College Bound Student Athletes - NCAA/NAIA

Would you like to play athletics in college?  What you do in high school- starting with your first day on campus- could impact your ability to be a student-athlete at the next level.  Here is some information that can help you stay on track to a successful college student-athlete experience.

There are many different types of colleges out there:

trade school vs. tech school college vs. college vs. university,

state vs. private vs. for-profit,

large vs. small,

in-state vs. out-of-state,

urban vs. suburban vs. rural,

secular vs. religious,

single-sex vs. coed, etc.  

Some of these schools offer athletics while others do not.  

We will focus on the three different types of schools that offer the most athletic opportunities to students: community college (junior college), NAIA schools and NCAA schools.  Each has slightly different rules that a potential student-athlete needs to be aware of.  

Community College:

Community colleges are schools that offer two-year education programs with a goal of earning an associate degree.  Schools with athletic programs follow the rules and regulations of the NJCAA (National Junior College Athletic Association).  There are 10 community colleges in the Maricopa Community College system.  The nearest schools would be Chandler-Gilbert Community College, Mesa Community College and Scottsdale Community College.  Just as the schools offer different areas of specialty coursework, each school offers a different variety of athletic programs.   The basic requirement of eligibility to compete at a community college is a high school diploma.  

For more information about NJCAA, click on this link:


The National Association of Intercollegiate Athletics is an alternative organization to the NCAA.  Membership consists of nearly 300 smaller colleges and universities from the United States and Canada.  The nearest NAIA schools are Benedictine University in Mesa and Arizona Christian University in Phoenix.  The NAIA recruitment process is less cumbersome, with fewer restrictions on the contact a student-athlete and coach can make.  

For more information, go to their website:


The National Collegiate Athletic Association is the largest governing body overseeing college athletics.  There are three divisions of NCAA sports- Division 1, 2, and 3 (usually noted as Division I, II and III).  

Division I is usually the bigger schools with the largest budgets to support athletics.  Arizona State University and University of Arizona are the closest D-I schools.  Grand Canyon University recently became D-I.  

Division I has the toughest requirements for incoming student-athletes.  Not only do students need to have graduated from high school, they must have fulfilled a list of 16 core courses from their high school’s NCAA-approved coursework and met a qualifying score on either the ACT or SAT test.  If students do not meet this requirement they are not eligible to receive financial assistance (scholarship) from the athletic department and may not participate in athletics at the school- no matter how great of an athlete they!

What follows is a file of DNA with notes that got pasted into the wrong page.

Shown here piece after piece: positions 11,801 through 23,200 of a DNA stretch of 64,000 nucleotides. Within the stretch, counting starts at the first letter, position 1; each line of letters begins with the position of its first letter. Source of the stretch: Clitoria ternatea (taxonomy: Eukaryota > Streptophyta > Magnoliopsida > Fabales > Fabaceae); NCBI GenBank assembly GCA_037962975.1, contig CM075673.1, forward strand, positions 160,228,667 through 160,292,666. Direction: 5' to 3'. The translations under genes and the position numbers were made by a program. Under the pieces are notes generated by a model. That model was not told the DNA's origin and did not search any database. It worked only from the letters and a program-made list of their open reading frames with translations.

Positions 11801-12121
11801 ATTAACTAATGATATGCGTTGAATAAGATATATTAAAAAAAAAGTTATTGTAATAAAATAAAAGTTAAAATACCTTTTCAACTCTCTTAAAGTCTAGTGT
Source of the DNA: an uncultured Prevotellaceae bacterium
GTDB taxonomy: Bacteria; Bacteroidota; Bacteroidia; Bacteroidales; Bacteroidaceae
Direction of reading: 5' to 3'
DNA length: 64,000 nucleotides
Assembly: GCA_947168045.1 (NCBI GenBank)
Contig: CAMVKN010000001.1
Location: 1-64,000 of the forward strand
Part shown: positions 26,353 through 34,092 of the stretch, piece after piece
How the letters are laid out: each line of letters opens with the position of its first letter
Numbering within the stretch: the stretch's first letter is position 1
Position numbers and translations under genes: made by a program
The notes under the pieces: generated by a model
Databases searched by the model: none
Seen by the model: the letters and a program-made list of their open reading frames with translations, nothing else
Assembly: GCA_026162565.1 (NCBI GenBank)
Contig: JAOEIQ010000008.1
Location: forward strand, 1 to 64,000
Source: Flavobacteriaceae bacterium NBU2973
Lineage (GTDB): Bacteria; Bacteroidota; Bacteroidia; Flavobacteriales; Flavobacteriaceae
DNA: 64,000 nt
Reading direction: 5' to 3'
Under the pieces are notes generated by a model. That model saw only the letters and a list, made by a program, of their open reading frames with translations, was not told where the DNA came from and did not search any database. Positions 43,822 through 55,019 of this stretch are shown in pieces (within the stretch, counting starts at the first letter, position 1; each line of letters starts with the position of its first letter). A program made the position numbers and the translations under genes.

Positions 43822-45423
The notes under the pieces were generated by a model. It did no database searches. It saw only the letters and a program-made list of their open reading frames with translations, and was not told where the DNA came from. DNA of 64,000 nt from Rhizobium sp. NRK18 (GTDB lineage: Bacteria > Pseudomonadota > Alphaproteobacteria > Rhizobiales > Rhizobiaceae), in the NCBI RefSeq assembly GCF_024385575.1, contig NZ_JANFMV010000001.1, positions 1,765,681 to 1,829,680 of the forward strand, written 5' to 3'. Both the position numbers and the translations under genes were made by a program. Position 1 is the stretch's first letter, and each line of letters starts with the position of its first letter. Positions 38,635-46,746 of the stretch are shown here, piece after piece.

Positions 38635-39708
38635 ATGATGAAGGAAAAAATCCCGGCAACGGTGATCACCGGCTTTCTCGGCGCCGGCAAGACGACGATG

***Gilbert Global Academy has now gotten their core coursework approved through the NCAA, however it is recommended potential student-athletes take their core classes in a traditional setting as much as possible.***

Aspiring D-I student-athletes need to successfully complete 16 core course in the following breakdown:

4 years of English

3 years of Math (Algebra 1 or higher)

2 years of natural/physical science (one must be a lab)

1 year additional  English, math or science

2 years of social studies

4 years of additional core course (from the list of approved core classes for Campo Verde- can include any from areas listed above or foreign language or non-doctrinal religion or philosophy)

To find Campo Verde’s list of NCAA-approved coursework, go to this link and enter Campo’s school code of 030696:

Division I requirements:


Division II schools can offer the same experience as Division I but at a lower level.  They also require 16 core courses, but in a different configuration and require a qualifying score on the ACT/SAT.  If a student meets the Division I requirement they will also meet the Division II requirement- but not the other way around.

Division II requirements:

Students interested in playing athletics at the Division I and II level also need to register with the NCAA Eligibility Center.  The Eligibility Center will certify the academic and amateur credentials of all college-bound student-athletes who wish to compete in NCAA Division I or II athletics.

This is the website you need to enroll with the Eligibility Center:

Check your eligibility by filling out these worksheets to help you figure out your core courses and core course grade point average (for DI and DII only).

Division III schools can also offer an outstanding education with the opportunity for the student to play athletics- but D-III schools can not offer athletic scholarships therefore, they do not need to register with the Eligibility Center.

This link will take you to the NCAA website where many of your questions can be answered:   

If you have any questions about the eligibility process, contact Mr. Baker for an appointment.

Here are some facts about and differences between DI, DII, and DIII schools.

If you know an NCAA school but are unsure of which division they are, look here:

To find out which NCAA schools offer certain sports, look at this link:

Frequently Asked Questions As You Consider Colleges:


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